Covered Employers: Public sector employers

Employers may not ask about criminal history until after making a conditional offer.

Read the law

 

City and County 
Year Effective:
Akron (2013), Cincinnati (2010), Cleveland (2011), Cuyahoga County (2012), Dayton (not noted), Franklin County (2012), Hamilton County (2012), Lucas County (2013), Massillon (2014), Newark (2015), Warren (2015), Youngstown (2014)
Covered Employers: Public sector employers

Employers in the following locations may not inquire into criminal history on the job application: Newark, Warren. Employers in the following locations may only inquire into criminal history after an interview: Akron, Dayton, Massillon. Employers in the following locations may only inquire into criminal history after a candidate is selected as a finalist: Cleveland, Lucas County, Youngstown. Employers in the following locations may only inquire into criminal history after making a conditional offer: Cincinnati, Cuyahoga County, Franklin County, Hamilton County.

Read reports, laws, and local ordinances: Akron, Cincinnati, Cleveland, Cuyahoga County, Dayton, Franklin County, Hamilton County, Lucas County, Massillon, Newark, Warren, Youngstown

Back to map

Oklahoma

Statewide

Year Effective: 2016

Covered Employers: State agency employers

Employers may not ask candidates questions about convictions and criminal history, unless a felony conviction would automatically render an applicant not qualified.

Read the law

Back to map

Oregon

Statewide

Year Effective: 2015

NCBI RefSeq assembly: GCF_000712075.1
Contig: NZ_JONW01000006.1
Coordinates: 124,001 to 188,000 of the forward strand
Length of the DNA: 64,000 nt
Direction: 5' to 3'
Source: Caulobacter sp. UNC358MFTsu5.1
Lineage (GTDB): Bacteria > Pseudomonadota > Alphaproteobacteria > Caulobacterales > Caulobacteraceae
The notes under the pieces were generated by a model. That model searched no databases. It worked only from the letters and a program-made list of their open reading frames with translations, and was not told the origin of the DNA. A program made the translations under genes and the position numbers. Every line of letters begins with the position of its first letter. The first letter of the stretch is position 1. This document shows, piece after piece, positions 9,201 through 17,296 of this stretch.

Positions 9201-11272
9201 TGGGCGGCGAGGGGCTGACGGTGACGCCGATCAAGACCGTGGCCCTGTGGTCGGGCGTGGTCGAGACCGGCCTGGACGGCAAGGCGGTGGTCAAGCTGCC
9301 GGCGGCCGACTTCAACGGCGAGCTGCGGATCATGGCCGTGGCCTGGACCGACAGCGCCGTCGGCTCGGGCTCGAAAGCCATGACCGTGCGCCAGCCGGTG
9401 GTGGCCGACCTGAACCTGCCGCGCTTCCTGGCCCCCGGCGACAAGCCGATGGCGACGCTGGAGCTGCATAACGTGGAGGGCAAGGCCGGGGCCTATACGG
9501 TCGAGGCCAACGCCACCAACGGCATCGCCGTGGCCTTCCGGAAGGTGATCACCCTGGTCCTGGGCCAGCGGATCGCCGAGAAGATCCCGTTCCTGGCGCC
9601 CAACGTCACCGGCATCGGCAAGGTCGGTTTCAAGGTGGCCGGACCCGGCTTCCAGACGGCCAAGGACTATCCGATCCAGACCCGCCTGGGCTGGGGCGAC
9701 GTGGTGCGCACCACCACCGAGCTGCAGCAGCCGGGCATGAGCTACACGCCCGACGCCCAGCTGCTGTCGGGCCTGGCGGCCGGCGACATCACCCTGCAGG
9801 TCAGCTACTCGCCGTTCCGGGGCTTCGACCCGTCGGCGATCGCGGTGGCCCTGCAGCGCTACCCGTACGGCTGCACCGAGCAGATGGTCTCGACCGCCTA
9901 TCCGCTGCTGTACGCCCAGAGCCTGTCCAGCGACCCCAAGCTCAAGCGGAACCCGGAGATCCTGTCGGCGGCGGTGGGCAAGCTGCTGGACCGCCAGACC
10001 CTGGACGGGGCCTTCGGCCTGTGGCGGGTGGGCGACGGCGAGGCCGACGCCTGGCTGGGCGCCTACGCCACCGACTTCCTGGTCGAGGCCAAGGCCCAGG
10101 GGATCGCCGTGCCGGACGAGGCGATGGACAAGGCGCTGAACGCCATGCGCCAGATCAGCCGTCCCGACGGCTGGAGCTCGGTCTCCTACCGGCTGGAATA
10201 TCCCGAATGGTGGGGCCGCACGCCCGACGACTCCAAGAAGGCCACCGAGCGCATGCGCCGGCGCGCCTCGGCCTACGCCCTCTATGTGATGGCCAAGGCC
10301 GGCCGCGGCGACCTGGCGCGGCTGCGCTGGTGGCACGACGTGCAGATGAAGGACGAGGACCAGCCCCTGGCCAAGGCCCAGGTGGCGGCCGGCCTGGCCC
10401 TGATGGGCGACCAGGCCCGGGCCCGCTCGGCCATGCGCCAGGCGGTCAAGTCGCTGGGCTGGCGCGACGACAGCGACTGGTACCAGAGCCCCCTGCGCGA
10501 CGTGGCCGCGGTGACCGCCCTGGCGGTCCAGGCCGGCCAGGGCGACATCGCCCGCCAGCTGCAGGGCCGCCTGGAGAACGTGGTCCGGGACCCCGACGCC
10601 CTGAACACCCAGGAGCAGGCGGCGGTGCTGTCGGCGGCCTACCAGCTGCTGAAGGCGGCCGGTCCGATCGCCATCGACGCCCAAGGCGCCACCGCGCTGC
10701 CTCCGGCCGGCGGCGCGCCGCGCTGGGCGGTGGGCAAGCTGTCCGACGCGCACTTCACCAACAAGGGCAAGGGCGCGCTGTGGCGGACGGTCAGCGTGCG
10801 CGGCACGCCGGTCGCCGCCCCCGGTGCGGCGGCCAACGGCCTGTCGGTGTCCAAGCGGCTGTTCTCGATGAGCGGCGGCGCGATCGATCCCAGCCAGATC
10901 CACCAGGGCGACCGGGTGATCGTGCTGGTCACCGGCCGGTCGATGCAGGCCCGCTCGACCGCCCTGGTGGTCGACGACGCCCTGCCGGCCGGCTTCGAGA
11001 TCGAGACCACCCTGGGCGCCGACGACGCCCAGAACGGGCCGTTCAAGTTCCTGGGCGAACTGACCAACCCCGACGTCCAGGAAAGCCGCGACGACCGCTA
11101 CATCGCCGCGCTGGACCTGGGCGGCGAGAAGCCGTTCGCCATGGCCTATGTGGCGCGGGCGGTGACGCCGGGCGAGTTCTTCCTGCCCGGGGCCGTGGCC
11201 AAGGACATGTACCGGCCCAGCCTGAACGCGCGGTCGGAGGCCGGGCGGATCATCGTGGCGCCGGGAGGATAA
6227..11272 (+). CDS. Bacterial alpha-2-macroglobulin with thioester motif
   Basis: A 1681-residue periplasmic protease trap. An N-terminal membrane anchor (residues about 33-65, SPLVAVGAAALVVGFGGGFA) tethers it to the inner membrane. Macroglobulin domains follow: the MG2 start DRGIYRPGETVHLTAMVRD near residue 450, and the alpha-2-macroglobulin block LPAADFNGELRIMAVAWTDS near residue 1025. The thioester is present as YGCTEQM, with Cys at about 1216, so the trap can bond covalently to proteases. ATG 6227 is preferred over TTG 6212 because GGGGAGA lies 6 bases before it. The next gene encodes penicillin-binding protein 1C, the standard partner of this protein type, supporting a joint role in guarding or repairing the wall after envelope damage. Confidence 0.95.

Covered Employers: All employers

Employers may not ask candidates about criminal history until after the initial interview. If no interview is conducted, then they may not inquire until after a conditional offer of employment.

Read the law

 

City—Portland
Year Effective:
2016
Covered Employers: All public sector employers, and private sector employers with at least 6 employees

Employers may not ask about criminal history until after a conditional offer of employment.

Read about the law

Back to map

Pennsylvania

Statewide

Year Effective: 2017

Covered Employers: All employers

Public sector employers may not ask about criminal history on job applications. All employers must determine whether convictions relate to the candidate’s suitability for employment.

Read the law

 

City and County 
Year Effective:
Allegheny County (2014), Allentown (2015), Beaver County (2018), Bethlehem (2016), Lancaster (2014), Northampton County (2018), Philadelphia (2015), Pittsburgh (2012), Reading (2015), York City (2018)